Wednesday, February 27, 2008

Why Revit?

Building Information Modeling (BIM) has infiltrated the BSD community and is making its mark with many firms. One of the leading programs is Autodesk’s Revit Building. This program incorporates both 3D modeling and 2D drafting in one. The purpose of this article is not to glorify Revit or denounce AutoCAD, but rather to give insight to the end user on whether or not to at least venture into BIM technology. Revit has many topics worth noting, however, I will just touch upon two..

The Parametric Change Engine

So what exactly is Revit? Revit is much more than a drafting and modeling program. It is based on Building Information Modeling (BIM) technology. Revit, which stands for ‘revise instantly’, uses BIM to create a working, living, breathing model. Using the idea of parametric change technology greatly increases productivity, workflow, and collaboration efforts. Take for example, AutoCAD. Within CAD if a window is deleted or altered, that change has to be manually updated in the file, schedules if any, xref’s and any other views et cetera.

In Revit, users are able to utilize the parametric change technology and not have to worry about updating the model. When a window is deleted or manipulated within a view, it is updated throughout the entire project including schedules, isometric views, sections, elevations, and walkthroughs etc. The parametric change engine allows the user to update one item and not have to worry about changing that same information throughout. I like to say your project has the three C’s in that your design and documentation stay coordinated, consistent, and complete

Worksharing and Projects

In this scenario, a firm has a residential project; one person would not work entirely on every discipline. Within Worksharing, one user will set the basic layouts and components needed for the project start. For example, an exterior shell, interior partitions, furniture layout, HVAC, conveyances, site components, and electrical components are some aspects that go into design. Once the basic layout is structured and laid out, that user will then place each of those components into worksets. Each workset corresponds to a particular design field i.e.: the exterior walls being placed into the “exterior shell” workset. Once that is done, the user will save the project file to a central file. This central file is located on a drive or folder that all users will have access to.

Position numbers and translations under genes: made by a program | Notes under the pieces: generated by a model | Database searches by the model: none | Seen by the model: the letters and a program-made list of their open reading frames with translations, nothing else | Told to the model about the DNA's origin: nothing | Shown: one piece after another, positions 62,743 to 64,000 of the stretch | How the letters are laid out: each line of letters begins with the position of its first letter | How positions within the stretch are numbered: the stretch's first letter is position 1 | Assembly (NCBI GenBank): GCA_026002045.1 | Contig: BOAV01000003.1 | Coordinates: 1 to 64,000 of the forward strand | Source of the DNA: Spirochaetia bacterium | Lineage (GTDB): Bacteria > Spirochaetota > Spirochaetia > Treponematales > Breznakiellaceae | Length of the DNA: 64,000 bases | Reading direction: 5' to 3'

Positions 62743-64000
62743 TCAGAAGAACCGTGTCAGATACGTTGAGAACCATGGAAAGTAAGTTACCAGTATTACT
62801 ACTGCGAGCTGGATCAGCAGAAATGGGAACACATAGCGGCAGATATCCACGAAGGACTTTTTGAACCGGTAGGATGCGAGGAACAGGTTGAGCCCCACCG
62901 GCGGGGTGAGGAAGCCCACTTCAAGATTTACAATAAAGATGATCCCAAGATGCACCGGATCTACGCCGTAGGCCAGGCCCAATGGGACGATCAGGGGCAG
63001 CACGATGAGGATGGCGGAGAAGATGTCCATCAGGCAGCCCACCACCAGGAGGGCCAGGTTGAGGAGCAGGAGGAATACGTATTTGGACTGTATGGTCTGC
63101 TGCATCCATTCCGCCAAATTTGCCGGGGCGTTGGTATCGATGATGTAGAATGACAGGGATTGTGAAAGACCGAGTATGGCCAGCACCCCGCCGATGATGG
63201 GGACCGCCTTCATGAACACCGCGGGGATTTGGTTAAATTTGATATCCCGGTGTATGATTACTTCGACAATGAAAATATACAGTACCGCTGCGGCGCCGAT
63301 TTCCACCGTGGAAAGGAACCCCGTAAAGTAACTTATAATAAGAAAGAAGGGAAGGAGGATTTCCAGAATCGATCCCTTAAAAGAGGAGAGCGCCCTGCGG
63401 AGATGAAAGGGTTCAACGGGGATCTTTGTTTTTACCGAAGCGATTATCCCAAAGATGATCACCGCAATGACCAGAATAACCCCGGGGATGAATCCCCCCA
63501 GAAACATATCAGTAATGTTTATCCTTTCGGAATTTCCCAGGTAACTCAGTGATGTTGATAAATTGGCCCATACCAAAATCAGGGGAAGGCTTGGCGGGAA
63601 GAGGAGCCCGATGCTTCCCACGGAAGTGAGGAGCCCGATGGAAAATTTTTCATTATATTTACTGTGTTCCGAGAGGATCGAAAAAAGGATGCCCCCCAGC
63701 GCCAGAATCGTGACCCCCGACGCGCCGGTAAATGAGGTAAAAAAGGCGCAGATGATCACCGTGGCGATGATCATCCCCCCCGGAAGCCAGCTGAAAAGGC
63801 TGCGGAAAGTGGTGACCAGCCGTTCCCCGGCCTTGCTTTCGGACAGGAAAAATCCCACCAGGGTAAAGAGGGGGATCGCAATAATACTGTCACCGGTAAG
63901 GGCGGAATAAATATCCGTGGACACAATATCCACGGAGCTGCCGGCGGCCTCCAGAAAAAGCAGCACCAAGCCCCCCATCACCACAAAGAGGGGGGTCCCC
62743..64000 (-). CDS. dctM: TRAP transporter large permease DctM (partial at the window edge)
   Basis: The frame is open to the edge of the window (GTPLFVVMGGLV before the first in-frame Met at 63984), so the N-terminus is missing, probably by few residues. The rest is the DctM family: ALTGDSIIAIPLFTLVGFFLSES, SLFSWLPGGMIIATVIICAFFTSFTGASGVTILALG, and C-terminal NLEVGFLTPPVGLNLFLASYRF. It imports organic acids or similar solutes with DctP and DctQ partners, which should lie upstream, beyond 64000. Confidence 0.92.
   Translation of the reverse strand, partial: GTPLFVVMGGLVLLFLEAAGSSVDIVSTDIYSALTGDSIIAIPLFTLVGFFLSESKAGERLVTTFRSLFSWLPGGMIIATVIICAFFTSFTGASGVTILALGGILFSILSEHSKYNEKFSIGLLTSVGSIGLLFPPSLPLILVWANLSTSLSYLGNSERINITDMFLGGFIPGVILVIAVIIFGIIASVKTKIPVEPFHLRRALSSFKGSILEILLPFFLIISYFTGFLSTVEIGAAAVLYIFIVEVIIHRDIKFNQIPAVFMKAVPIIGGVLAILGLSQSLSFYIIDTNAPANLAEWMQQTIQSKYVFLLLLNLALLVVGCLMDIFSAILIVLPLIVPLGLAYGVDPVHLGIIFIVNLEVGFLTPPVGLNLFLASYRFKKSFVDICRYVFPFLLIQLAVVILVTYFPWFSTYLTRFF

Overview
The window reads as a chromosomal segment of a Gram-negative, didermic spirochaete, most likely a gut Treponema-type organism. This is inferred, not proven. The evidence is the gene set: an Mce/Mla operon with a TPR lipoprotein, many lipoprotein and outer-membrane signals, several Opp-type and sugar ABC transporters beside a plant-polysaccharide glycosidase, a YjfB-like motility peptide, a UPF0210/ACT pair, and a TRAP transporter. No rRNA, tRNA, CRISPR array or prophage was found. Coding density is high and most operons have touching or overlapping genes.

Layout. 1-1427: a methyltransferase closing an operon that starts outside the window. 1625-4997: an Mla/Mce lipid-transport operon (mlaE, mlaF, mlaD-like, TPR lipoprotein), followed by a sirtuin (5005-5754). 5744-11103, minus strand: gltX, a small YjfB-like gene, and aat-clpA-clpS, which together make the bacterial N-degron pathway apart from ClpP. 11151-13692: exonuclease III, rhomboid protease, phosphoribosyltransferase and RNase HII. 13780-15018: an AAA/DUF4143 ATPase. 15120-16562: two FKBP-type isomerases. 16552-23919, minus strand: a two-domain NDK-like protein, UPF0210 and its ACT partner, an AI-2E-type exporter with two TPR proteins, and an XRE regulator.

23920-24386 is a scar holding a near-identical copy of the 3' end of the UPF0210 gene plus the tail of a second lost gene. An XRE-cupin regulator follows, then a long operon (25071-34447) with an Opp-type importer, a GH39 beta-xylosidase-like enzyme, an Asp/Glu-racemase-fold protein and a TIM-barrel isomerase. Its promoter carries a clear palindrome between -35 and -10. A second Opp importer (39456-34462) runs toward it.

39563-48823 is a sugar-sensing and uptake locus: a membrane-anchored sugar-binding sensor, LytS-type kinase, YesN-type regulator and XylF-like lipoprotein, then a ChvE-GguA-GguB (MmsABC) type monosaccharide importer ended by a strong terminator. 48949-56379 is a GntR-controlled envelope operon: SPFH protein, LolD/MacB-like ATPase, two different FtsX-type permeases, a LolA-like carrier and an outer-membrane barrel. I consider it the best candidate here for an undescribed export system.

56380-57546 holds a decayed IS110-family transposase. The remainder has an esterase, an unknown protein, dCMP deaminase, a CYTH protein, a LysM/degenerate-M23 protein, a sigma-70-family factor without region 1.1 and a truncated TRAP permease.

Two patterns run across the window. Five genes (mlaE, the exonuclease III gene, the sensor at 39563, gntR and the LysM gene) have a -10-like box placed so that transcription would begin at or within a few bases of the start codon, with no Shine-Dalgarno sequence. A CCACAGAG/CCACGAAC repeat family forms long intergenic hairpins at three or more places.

Once the central file is saved, users then access the file on their workstations, and save the central file locally under their username. Each local file can only be altered by that user. When the user opens his/her file, they can “check out” certain worksets. For example, if John is designated to work on the interior partitions, then he can check out the “partitions workset” and only he will be allowed to manipulate the set. Once all amendments are complete, the user will save his/her file to the central file and the updates will be saved to the central file. Each member of the design team will then reload their file thus making it current. The worksharing capabilities go further in depth but you can see how the members of the design team are in sync with one another, thus keeping consistent and coordinated files.

In addition to checking certain worksets out, you are able to “borrow” elements from a users work set. If John is working on the interior partitions and needs to move or delete a window on the exterior shell workset, he can click on an icon and ask permission from that user to borrow that certain element. On the other end, for that user to be notified about the borrowed element, John would have to either call or email the end user and notify him to check his “edit request” icon. This helps to control the project so that no two people are working on the same objects and worksets.

Benefits and Future of Revit

Revit has many features that allow users the flexibility and freedom to design in a manner that does not constrain them to just 2D drawings. BIM technology and the parametric change engine are the two components which make Revit an incredible force in the BSD community. Autodesk has launched the Revit Architecture Suite (RAS) which includes a copy of both Revit Architecture and AutoCAD. Even with new technological advances to BIM, there are a few things to keep in mind. Overcoming the resistance to change and getting users to understand the potential of Revit are two issues firms must deal with. The utilization and functionality of Revit requires an investment and a commitment to take on a new program. Proper training and project management must also be administered. These are some issues to think about when looking into Revit.

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